1) Central Oregon’s Population Is Growing
· The population is growing, and not because families are having more children. Statistics show that the biggest contributing factor to Oregon’s population growth is due to incoming residents.
· A growing population in Oregon means more demand for housing.
· The population of Bend alone is expected to increase over 50 percent in the next 20 years by 2060. In the last 10 years, this region has witnessed healthy economic growth adding more higher-paying jobs than almost any other metro area in the US. With so much economic incentive, more and more of Oregon’s residents have the financial means and the desire to purchase a home.
· Population of the Bend Small Metro area, which we call Central Oregon was in 2022 at 208,500. ( Bend alone is approx 105,000).
· It is the 6th largest city in Oregon and the 323rd largest city in the United States.
· Bend Metro’s growth rate from 2010 to 2020 is 2.17% but since 2020 its population has increased by 6.82%.
· It has a 83.6% projected population growth between now and 2060, with the last two years growth rate of 3.41%, the rate of growth could be higher.
· It is considered to be the 7th fastest growing metro area in the nation and will be approx. 383,000+ by 2060
· This means a growing demand for homes with a shortage of single-family homes, which will lead to a lot of new home construction.
· That means the prices of existing homes will probably continue to rise unless a whole bunch of new homes magically come on the market.
· Bend especially faces a shortage of affordable land to build on. Redmond has set aside a larger urban growth boundary, so you will most likely see more affordable single family residence in the Redmond area. For Bend it will take years to make up for the housing shortfall driving prices higher.
2) More expected Home Equity locally
· According to the Oregon Office of Economic Analysis, home equity is the number one source of wealth for most families.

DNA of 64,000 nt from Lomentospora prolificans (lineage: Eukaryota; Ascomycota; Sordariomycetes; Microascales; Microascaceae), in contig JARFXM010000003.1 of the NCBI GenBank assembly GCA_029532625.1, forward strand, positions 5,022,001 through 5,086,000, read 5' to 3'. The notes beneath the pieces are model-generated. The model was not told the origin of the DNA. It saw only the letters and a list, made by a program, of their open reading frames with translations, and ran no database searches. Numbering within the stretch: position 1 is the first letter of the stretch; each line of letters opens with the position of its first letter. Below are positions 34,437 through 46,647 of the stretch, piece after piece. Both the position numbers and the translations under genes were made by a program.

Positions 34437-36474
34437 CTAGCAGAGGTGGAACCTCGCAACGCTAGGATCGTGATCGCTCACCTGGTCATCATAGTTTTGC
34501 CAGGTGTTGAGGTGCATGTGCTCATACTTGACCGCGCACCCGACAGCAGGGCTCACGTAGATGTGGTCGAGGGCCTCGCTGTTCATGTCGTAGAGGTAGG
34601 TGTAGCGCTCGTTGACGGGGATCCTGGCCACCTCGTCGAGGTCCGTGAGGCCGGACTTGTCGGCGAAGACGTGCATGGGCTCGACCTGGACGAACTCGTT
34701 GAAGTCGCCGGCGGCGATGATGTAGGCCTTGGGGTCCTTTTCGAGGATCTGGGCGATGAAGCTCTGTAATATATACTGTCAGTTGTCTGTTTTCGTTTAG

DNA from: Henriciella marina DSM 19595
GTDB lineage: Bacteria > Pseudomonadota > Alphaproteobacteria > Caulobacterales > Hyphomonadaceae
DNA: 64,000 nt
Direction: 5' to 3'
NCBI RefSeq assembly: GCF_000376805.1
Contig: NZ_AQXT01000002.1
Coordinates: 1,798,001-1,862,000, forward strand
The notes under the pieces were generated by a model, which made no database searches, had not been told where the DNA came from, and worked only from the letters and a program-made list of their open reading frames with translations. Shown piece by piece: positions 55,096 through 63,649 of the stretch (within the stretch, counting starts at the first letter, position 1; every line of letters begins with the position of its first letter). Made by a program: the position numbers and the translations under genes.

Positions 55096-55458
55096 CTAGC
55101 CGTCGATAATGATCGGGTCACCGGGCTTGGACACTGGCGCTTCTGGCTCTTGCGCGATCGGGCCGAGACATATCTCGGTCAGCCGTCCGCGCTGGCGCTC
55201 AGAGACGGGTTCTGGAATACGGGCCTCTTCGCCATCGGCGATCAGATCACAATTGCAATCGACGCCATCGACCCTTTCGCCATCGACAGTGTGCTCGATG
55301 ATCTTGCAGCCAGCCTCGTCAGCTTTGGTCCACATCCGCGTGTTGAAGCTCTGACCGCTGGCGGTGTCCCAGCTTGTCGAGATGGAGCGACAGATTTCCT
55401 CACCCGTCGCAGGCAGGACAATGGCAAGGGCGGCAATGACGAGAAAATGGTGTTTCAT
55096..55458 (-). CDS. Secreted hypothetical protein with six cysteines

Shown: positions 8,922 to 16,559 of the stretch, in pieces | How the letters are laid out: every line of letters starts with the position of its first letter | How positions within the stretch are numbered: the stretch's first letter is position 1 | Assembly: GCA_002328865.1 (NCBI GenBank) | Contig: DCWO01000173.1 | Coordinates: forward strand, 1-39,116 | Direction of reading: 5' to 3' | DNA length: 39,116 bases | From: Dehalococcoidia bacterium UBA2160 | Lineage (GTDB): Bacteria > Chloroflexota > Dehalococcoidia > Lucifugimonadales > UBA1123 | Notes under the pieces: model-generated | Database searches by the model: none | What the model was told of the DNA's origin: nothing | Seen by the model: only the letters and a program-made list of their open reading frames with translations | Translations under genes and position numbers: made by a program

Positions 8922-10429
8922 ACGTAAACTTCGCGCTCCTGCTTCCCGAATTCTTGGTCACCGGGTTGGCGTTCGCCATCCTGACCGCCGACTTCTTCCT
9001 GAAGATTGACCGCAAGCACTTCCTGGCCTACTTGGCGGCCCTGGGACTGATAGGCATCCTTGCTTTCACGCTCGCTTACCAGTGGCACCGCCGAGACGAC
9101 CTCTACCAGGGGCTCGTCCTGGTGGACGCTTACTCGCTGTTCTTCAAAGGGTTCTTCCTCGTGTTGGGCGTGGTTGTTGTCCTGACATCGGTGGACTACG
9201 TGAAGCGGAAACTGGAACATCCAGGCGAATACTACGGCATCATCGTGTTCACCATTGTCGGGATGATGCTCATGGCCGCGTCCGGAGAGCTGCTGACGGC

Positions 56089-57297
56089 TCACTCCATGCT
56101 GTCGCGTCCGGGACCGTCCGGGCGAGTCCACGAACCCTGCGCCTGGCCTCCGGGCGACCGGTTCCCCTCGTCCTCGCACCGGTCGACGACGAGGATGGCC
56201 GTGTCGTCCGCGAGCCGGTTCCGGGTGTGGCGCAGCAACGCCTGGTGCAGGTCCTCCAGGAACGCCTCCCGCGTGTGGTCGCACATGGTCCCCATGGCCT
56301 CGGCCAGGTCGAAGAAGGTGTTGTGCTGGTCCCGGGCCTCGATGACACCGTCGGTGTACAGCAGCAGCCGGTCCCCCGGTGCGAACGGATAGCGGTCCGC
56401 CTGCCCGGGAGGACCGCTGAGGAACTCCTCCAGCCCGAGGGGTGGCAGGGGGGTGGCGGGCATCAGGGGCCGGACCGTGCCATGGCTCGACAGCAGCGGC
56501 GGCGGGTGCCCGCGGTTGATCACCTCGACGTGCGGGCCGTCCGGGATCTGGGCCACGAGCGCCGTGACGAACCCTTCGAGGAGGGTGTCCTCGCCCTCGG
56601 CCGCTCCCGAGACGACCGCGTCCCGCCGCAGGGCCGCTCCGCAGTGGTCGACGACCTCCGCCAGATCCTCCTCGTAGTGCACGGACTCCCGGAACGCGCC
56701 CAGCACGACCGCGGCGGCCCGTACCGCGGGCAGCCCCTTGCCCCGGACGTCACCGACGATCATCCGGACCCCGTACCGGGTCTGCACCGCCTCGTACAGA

· The best time is now to start building home equity by owning a home and increasing your net worth.
· The Federal Reserve tells us that the average homeowner has a net worth of 230k while the average renter only has a net worth of about 5k.
· Why is there such a disparity of wealth between homeowners and renters? Because the long term financial benefits of homeownership far exceed that of a renter.
· Local rents are rising at some of the fastest rates in the nation.
· 37.4% from 2019 to 2023, making us the ninth-largest increase in rents among small metros in the United States. Despite having some of the nation’s strictest rent controls.
· Since SB 608 Oregon Rental Law passed Oregon State Legislature in 2019 the maximum rent increase formula was legislated to be 7% plus the West Coast Consumer Price Index, which changes every year. For 2022 the maximum increase was 9.9%. Beginning January 1, 2023, rent increases going into effect for Oregon residents may not exceed 14.6%
· But new rentals and renovated rentals are not subject to a starting rental rate.
· This is one thing homebuyers do not face – ever increasing rental rates.
· Yes, because most homeowner’s secure a 30-year fixed rate mortgage when making a home purchase. That monthly rate does not change and once that fixed term ends, there’s no more mortgage payment. Any increase in value of the home over the time period of the loan translates into equity for the homeowner.